The Mona Lisa Charm of Chikadibia Benedict Enwonwu
Every art masterpiece has as allure and charm that revolves around it adding to the value and mystery of the work. When such works are showcased, a cluster of wonder is centred on who the sitter may have been, the relationship between artist and sitter, the working disposition of the artist and more. These and more have guided and led the famous works of Leonardo Da Vinci especially his most prevalent work Mona Lisa. The Mona Lisasmile is a smile that gives credence to the historic renaissance painting of Leonardo Da Vinci believed to have been painted 1503-1519 and probably was not finished due to the death ofthe creator Leonardo Da Vinci. The Mona Lisa painting has lasted a century, as well as it has lasted a lifetime.
The western world has been known to be the hallmark of art, a world exquisitely decorated with beautiful artworks of various artists and let us not exclude that these beauties are laced with what was shipped away from various African countries through the devastating history of Africa, as they add it to their endless collection of art and beautification.
In the African domain of Nigeria, Benedict Chikadibia Enwonwu was a famous Nigerian painter and sculptor, the first professor of arts in Nigeria at the University of Ife (now Obafemi Awolowo University) and fondly called the father of modern art.
His works as it is for unimaginable reasons have recently been making a comeback in the 21century after being lost for over 60 years. His famous work for details of grandeur called the “African Mona Lisa” is the picture of an Ile Ife princess Adeutu warmly called Tutu. Being of noble birth just as Mona Lisa by Da Vinci was and having her as a sitter took tedious patience of 6 months of study and persuasion by her creator Ben Enwonwu, before her family approved. The hesitation leans on the just-ended civil war (Biafra), having an Igbo and Yoruba relationship at such contentious time was like an attempt to commit suicide. The intricacies of Tutu is similar to Mona Lisa with the lost and found curse of great pieces as Tutu was found in a conventional home in London.
Tutu also branded as African Mona Lisa is an embodiment of love, hope and reconciliation at a muddled time of Nigerian history. She may not have suffered series of wars like her counterpart Mona Lisa, but she was affirmatively the beauty born out of war, a symbol that projects the rebirth of a nation. She holds a cultural significance of the Biafra war and the unity sort, in the aftermath of the war therein having an Igbo sculptor and painter work on the Yoruba princess Adetutu.
Mona Lisa definitely does not share this unification trait as Tutu, but she has conquered the hearts of powerful men like Francis 1 of France and the infamous Napoleon Bonaparte hanging on his bedroom wall for years, whilst surviving abduction, war and amputation. Tutu also made a headway for herself as she first conquered her master who could not let her go and therefore drew two more in order to hold on to the first and original which he considered a masterpiece though still missing after a robbery attack in his home.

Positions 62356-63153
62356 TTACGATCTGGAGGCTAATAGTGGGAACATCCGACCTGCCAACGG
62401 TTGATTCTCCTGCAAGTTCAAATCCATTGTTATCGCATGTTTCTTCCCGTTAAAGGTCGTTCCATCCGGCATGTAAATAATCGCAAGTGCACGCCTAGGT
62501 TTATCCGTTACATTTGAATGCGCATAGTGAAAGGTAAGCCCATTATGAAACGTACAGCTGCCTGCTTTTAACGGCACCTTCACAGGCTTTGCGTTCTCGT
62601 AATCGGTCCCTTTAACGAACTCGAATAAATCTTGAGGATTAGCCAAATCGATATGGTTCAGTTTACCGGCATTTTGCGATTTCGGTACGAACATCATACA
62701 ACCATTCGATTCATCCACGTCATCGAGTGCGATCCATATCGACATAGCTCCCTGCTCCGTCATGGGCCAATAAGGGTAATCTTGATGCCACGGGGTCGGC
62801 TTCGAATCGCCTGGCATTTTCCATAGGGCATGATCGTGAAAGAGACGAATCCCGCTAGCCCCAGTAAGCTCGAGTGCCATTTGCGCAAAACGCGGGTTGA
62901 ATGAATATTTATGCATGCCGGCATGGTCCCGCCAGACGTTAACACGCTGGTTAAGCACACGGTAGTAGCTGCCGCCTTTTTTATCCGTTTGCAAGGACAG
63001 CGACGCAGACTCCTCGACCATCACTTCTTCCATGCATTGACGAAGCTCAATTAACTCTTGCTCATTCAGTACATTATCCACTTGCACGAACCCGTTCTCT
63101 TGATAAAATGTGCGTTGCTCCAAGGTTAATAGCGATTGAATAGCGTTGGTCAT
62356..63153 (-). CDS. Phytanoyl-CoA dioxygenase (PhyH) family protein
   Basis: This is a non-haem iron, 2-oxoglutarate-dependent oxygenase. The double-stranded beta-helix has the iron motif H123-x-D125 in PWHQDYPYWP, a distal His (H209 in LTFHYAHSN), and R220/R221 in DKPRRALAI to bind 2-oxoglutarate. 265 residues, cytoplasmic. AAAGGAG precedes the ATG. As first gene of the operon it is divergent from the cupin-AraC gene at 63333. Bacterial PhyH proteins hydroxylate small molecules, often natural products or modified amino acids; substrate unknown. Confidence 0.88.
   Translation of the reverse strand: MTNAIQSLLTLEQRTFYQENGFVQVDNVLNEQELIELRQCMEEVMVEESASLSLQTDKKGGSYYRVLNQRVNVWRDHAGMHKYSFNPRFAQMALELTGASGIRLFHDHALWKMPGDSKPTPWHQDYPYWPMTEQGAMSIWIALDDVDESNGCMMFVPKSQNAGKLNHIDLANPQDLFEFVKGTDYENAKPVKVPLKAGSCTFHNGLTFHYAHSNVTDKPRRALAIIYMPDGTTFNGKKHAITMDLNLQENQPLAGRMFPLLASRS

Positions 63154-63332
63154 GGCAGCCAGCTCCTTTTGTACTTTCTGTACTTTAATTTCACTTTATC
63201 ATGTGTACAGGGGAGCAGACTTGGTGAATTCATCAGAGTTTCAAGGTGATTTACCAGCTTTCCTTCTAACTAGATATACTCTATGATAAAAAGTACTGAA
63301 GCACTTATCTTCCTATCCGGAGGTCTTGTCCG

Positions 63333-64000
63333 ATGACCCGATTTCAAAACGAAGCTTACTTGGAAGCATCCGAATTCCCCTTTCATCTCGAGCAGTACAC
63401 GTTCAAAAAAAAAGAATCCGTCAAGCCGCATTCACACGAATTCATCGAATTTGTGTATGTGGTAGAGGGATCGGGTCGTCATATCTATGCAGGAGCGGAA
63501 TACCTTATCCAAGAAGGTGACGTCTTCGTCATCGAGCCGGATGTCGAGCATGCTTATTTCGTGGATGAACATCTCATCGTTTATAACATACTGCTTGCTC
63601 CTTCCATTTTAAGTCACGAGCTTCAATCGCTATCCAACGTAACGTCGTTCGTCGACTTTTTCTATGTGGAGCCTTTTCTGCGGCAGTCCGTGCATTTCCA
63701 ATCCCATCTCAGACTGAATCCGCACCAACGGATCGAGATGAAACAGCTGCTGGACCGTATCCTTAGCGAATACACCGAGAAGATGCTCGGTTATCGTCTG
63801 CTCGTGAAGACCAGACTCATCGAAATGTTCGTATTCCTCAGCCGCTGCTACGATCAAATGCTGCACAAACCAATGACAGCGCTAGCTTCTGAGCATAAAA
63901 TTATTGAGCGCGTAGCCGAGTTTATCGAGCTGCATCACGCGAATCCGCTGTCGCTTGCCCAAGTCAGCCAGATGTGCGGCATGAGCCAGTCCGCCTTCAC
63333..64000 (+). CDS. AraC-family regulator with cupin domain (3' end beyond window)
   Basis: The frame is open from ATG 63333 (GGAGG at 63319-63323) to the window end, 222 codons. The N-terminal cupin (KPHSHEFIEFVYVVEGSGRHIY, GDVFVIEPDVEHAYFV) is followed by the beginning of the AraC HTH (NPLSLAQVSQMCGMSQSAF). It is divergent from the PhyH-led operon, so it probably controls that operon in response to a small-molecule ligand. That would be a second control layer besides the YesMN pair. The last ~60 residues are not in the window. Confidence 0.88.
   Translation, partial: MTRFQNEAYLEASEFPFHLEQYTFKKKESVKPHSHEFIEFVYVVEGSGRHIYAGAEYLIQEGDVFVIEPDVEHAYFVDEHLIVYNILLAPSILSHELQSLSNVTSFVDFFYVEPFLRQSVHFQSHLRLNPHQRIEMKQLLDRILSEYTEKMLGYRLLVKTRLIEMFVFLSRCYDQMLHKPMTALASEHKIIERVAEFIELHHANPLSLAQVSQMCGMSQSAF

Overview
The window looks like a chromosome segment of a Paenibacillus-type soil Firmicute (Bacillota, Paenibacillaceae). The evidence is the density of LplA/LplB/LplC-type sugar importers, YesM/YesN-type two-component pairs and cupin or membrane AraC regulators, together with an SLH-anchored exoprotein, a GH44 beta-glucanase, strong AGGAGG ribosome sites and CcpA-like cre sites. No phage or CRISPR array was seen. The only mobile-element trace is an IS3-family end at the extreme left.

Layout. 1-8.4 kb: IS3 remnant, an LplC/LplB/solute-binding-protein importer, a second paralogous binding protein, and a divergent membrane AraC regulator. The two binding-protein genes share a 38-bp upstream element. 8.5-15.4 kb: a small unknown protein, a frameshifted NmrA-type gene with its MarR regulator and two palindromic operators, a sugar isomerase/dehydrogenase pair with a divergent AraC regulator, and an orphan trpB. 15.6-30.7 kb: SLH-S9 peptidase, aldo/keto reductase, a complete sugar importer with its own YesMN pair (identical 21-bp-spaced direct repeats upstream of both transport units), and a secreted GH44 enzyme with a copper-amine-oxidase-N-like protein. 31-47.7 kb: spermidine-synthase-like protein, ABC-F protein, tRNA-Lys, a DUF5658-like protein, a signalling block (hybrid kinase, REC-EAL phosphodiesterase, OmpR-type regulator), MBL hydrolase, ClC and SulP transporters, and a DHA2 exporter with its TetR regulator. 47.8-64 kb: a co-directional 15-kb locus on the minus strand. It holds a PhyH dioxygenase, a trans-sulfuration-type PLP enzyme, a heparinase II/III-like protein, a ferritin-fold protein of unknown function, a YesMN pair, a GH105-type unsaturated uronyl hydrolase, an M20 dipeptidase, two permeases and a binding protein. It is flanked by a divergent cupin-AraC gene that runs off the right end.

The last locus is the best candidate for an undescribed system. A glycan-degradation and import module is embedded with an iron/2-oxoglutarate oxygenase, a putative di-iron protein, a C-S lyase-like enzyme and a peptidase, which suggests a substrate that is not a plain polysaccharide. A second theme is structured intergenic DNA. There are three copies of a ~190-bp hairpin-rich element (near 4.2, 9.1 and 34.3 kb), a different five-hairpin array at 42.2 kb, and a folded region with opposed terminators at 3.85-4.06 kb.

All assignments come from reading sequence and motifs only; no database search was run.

As fate may have it the second painting emerged as earlier stated in faraway London. She was put up for sale February 28,2018, in London’s Bonhams auction house and was streamed live in Lagos, carting off with the sum of 1.2million pounds. While another of his portrait, Christine Davis recently bagging the second-highest sale of Enwonwu’s works at 1.1million pounds. Both work beating the expected estimation.
Thanks to the recent rising popularity of African contemporary arts, her worth was realized. These sales have made history to probably be the highest selling Nigerian artwork to have sold over a million in dollars and pounds.
In comparing both images of Da Vinci’s Mona Lisa and Ben Enwonwu’s Tutu, one thing is unmistakable, and that is the natural or quirky beauty of both sitters, compared to this time of 3D and HD makeup artistry. While both portraits have a perplexing demeanour, they also exhume an aura of grace with Tutu’s perfect blackness and voluptuous lips and cool look away gaze, as Ben Enwonwus’ works are known to celebrate the African melanin skin being a keen supporter of the negritude movement at the time.
Suffering attacks in 1956,Mona Lisa was therefore replaced with a bulletproof casing; it was further attacked in the years 1974 and 2009. Portraying like Enwonwu’s Tutu, not just of a woman but of history and its times of slavery and war thus revealing the disparity in times and centuries. Tutu so far unlike her western counterpart has had no harm meted out on her as she makes her grand awakening breaking barriers as with other works of Enwonwu.
A year and months after the African Mona Lisa made her debut, so did Christine with an amazing sale. It is believed there is a 50/50 chance of Tutubeing alive or dead coming from a home of over a hundred siblings and relations. She again might have been a sister of Christine in another life because the resemblance is uncanny.Like every great work of art, there is always a history of mystery and fascination befitting it which Tutu and Mona Lisa represent. Like fine wine, the older it gets the better it gets.